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How to load a remote image from a URL

Paul Hudson    @twostraws   

Updated for Xcode 14.2

New in iOS 15

SwiftUI has a dedicated AsyncImage for downloading and displaying remote images from the internet. In its simplest form you can just pass a URL, like this:

AsyncImage(url: URL(string: ""))

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A phone showing an image of Paul Hudson.

Note how the URL is optional – the AsyncImage will simply show a default gray placeholder if the URL string is invalid. And if the image can’t be loaded for some reason – if the user is offline, or if the image doesn’t exist – then the system will continue showing the same placeholder image.

A phone showing a large gray placeholder rectangle.

Because SwiftUI has no idea how big the downloaded image is going to be, by default AsyncImage has a flexible width and height while it’s loading. As a result, unless you specify otherwise it will take up a lot of space in your UI while the image loads, then jump to the correct size as soon as the image is loaded.

Although you can attach a frame to your image, it will only affect the placeholder by default – if your finished image arrives at a different size, your UI will have to adapt to fit it.

A better solution is to add functions to control how the resulting image is shown and what kind of placeholder you want. For example, this fetches our image and makes it resizable, but while it’s loading uses a red placeholder color:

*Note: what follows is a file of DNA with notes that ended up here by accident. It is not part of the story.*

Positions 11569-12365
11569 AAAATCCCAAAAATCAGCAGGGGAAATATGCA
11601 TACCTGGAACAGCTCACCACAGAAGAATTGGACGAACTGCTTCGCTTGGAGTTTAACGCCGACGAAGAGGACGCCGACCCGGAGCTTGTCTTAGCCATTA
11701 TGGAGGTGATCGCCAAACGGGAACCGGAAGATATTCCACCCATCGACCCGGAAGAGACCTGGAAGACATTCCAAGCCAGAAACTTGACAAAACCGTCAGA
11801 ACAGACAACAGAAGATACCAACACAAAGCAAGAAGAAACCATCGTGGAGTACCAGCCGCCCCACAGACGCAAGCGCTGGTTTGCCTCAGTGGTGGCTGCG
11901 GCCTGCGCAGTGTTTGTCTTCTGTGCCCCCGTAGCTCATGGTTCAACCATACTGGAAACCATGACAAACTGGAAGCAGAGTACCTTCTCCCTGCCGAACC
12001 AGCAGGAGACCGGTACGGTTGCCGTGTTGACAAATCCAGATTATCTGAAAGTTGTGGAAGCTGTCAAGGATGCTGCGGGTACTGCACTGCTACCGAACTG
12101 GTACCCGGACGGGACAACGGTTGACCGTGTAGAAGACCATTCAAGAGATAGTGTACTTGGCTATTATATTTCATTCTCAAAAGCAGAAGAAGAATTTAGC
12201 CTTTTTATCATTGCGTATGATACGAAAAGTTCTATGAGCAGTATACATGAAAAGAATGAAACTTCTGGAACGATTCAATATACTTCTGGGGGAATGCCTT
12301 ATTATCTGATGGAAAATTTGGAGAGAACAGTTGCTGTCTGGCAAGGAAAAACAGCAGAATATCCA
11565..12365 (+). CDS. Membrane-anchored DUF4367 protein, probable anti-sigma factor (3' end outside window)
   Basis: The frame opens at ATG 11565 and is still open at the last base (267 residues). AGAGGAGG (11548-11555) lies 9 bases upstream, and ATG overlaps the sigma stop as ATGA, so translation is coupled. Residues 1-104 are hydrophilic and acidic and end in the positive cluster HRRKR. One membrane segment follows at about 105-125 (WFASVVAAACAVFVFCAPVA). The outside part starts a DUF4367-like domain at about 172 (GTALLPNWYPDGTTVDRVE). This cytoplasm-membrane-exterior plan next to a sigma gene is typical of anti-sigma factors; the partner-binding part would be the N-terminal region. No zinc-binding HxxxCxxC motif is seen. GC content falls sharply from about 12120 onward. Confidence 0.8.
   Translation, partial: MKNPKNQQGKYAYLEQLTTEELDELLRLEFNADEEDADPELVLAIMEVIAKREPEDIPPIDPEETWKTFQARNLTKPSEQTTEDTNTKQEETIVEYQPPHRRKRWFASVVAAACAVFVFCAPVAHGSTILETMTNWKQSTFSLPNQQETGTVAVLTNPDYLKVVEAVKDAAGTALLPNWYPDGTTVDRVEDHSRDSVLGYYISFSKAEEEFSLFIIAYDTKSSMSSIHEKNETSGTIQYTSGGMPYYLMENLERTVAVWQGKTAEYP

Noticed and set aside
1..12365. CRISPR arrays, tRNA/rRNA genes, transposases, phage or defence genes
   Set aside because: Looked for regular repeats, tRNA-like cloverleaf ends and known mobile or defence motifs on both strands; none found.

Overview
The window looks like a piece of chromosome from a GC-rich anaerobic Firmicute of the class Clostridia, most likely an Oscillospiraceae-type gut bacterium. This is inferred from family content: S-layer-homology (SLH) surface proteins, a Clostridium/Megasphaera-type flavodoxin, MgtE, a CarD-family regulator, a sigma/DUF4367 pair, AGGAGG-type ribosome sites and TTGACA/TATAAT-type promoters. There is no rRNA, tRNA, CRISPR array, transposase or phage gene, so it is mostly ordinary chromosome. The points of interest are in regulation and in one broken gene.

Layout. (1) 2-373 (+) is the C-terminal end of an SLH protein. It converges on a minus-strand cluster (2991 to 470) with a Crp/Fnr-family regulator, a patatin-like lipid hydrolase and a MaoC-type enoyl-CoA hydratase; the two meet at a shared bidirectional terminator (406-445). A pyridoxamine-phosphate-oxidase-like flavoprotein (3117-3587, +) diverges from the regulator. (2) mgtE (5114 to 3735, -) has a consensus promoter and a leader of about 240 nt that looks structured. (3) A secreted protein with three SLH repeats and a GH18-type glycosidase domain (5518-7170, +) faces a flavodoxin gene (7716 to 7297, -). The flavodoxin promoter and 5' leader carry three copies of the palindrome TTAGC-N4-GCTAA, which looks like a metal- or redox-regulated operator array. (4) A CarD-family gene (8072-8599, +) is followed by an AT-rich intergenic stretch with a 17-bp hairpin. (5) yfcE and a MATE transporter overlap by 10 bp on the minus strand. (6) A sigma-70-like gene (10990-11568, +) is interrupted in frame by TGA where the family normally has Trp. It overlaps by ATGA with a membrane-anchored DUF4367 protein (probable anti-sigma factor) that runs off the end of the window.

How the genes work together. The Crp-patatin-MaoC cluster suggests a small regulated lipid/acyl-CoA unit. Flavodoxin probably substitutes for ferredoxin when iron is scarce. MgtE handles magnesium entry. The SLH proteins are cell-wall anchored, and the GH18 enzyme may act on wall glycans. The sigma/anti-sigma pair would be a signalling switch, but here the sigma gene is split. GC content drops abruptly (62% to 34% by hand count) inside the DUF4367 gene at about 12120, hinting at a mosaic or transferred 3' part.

AsyncImage(url: URL(string: ""))

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{ image in image.resizable() } placeholder: { } .frame(width: 128, height: 128) .clipShape(RoundedRectangle(cornerRadius: 25))

A rounded red rectangle as a placeholder.

An image with rounded corners of Paul Hudson smiling.

Because both the resulting image and the placeholder color are now resizable, the frame() modifier is able to make sure our AsyncImage stays at the correct size the entire time. Before you ask: no, there is no resizable() modifier available directly on AsyncImage.

Note: By default the image is assumed to have a scale of 1, meaning designed for non-retina screens. However, you can also control the scale with a second parameter if you already know the correct scale:

AsyncImage(url: URL(string: ""), scale: 2)

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An image of Paul Hudson.

For full control over your AsyncImage, you should use a single-closure variant of AsyncImage that handles the loading phase. This approach gives you complete control over the image loading process, allowing you to show one thing when the image is loaded, another thing if the load failed, and of course the image itself when it succeeded.

This can be .empty because loading hasn’t completed yet, .failure if the image load failed, success with the image ready if it worked, and an unknown default case in case Apple add more options in the future.

For example, this shows a spinner, a placeholder error picture, or the actually loaded picture depending on how things went:

struct ContentView: View {
    var body: some View {
        AsyncImage(url: URL(string: ""))

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{ phase in switch phase { case .failure: Image(systemName: "photo") .font(.largeTitle) case .success(let image): image .resizable() default: ProgressView() } } .frame(width: 256, height: 256) .clipShape(RoundedRectangle(cornerRadius: 25)) } }

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